Otto (V.) (Brandenburg)

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The Ascanian Otto (V.) von Brandenburg (* around 1246, † 1298 ), called "the Tall One " , was a son of Otto III. and after the early death of his older brother Johann III, head of the Ottonian line of Brandenburg. He was one of the six main co-regents of the Mark Brandenburg from 1267.


Otto lived for many years at the court of the Přemyslid Ottokar II in Prague, whose nephew Otto was.

On the eve of the outbreak of war against the Roman-German King Rudolf I, Ottokar appointed him guardian of his son, Crown Prince Wenceslaus II. When Ottokar died on the battlefield in 1278, this son was only seven years old. Otto the Long ruled as Wenceslas' guardian for five years as imperial administrator in Bohemia . He kept the heir to the throne under strict control and brought him out of the country to Brandenburg , where he had him under control, because of conflicts with the king's widow Kunigunde von Halitsch and parts of the Bohemian nobility, especially Bishop Tobias of Prague . Before he finally let Wenzel come to power, he forced the young king to surrender his claims to Upper Lusatia.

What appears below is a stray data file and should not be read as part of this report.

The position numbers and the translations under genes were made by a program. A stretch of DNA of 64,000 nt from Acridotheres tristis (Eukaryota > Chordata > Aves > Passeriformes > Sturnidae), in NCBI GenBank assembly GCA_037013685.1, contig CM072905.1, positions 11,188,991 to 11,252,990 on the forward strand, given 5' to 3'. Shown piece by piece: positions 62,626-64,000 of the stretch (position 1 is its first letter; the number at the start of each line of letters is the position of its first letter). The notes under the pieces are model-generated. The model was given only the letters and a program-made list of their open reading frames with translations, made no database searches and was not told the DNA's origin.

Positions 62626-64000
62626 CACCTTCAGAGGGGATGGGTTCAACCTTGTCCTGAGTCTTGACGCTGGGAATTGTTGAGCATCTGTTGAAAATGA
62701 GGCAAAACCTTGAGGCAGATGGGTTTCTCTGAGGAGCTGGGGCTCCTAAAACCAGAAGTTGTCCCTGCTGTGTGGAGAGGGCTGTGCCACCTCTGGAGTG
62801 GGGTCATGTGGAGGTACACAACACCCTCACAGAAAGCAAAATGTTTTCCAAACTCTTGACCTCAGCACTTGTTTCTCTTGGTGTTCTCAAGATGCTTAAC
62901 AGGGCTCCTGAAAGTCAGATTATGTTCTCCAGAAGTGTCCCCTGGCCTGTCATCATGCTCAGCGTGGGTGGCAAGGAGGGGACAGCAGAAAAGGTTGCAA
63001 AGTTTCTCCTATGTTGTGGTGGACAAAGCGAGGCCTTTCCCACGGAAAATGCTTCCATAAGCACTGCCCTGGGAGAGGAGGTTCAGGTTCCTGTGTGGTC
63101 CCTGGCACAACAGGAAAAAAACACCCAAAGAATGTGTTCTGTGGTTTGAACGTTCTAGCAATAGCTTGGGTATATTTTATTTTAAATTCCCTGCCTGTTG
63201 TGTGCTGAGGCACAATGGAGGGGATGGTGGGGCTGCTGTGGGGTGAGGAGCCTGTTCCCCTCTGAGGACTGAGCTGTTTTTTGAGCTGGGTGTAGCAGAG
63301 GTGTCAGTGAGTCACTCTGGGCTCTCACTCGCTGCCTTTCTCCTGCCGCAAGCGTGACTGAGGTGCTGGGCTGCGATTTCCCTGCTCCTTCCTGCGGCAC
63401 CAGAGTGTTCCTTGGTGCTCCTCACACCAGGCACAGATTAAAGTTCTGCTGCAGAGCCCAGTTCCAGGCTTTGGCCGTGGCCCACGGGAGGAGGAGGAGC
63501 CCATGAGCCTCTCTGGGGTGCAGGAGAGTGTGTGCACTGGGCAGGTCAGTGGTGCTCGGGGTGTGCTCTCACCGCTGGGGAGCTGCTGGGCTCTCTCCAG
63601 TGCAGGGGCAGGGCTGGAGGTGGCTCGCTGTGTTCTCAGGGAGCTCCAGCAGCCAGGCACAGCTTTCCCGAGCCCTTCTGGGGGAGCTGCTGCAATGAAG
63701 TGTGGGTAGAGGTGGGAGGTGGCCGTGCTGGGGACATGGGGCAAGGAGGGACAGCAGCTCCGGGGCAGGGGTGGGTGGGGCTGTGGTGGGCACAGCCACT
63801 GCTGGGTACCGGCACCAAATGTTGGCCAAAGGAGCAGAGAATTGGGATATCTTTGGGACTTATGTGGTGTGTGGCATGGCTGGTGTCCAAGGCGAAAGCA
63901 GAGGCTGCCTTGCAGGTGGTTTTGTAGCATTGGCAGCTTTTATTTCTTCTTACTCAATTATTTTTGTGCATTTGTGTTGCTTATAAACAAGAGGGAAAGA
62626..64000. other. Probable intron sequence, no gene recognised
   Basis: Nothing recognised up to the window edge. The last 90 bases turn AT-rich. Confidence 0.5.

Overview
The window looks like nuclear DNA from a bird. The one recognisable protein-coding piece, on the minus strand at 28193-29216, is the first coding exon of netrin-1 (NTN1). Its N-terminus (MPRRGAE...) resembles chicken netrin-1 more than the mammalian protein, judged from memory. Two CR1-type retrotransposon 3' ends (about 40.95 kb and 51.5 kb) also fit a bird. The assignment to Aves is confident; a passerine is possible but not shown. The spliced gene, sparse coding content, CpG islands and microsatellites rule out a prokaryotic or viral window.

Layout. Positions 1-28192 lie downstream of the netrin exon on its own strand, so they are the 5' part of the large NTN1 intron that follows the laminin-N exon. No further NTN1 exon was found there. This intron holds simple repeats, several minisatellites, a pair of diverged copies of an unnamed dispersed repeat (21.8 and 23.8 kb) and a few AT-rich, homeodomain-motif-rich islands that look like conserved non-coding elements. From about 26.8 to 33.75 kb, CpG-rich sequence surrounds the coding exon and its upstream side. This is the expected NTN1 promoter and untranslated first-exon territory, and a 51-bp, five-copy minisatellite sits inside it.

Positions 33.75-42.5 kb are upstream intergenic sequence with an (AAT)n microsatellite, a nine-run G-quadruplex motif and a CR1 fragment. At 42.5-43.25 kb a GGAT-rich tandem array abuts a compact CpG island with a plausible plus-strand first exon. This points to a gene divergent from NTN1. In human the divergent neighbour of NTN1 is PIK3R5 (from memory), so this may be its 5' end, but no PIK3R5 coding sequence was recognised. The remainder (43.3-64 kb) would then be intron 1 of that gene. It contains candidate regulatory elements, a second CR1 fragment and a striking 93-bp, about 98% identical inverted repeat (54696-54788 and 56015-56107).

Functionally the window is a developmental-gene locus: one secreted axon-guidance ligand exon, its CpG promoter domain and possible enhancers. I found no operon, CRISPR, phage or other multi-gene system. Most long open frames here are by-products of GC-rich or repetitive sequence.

At Christmas 1249, with Duke Mestwin II, the ruling princely family in Pomerania died out in the male line. Brandenburg had an imperial privilege to succession in Pomerania, to which the Duchy of Pomerania belonged according to the legal conception of Brandenburg. The last time the right was confirmed in December 1231 by Emperor Friedrich II. Furthermore, the late Duke submitted to Brandenburg twice in the past and took the feudal oath, but then switched to the Piasts of the Greater Poland line after having achieved his respective goals. From these conflicting claims, a protracted war of succession broke out after the Duke's death with the Duchy of Greater Poland under Duke Przemysł II. Otto V, who, despite repeated rivalries with the older Brandenburg margrave line of his cousins, tried to uphold the claims of the march together with them , was in contact with the Polish aristocratic opposition, with whose help Przemysł II, who was crowned king in the summer of 1295, was supposed to be kidnapped and deported to Brandenburg. At the beginning of February 1296 the kidnapping failed in the early morning hours. The king was seriously injured during a fight that broke out and succumbed to his injuries while trying to get him to Neumark in Brandenburg.


Otto's first wife was Katharina , a daughter of Duke Przemysł I of Greater Poland . His second wife was Judith von Henneberg-Coburg , the daughter of Count Hermann I von Henneberg . He had an administrator, Count Wolfgang von Barby , administer their extensive dowry, the “New Rulership” of the County of Henneberg , from which the Coburg Care Department arose. From this marriage came his son and successor Hermann "the Long" (* around 1275; † February 1, 1308 near Lübz), who married Anna von Habsburg (1280–1327) in 1295, daughter of the later Roman-German King Albrecht I. Two older sons died before their father did.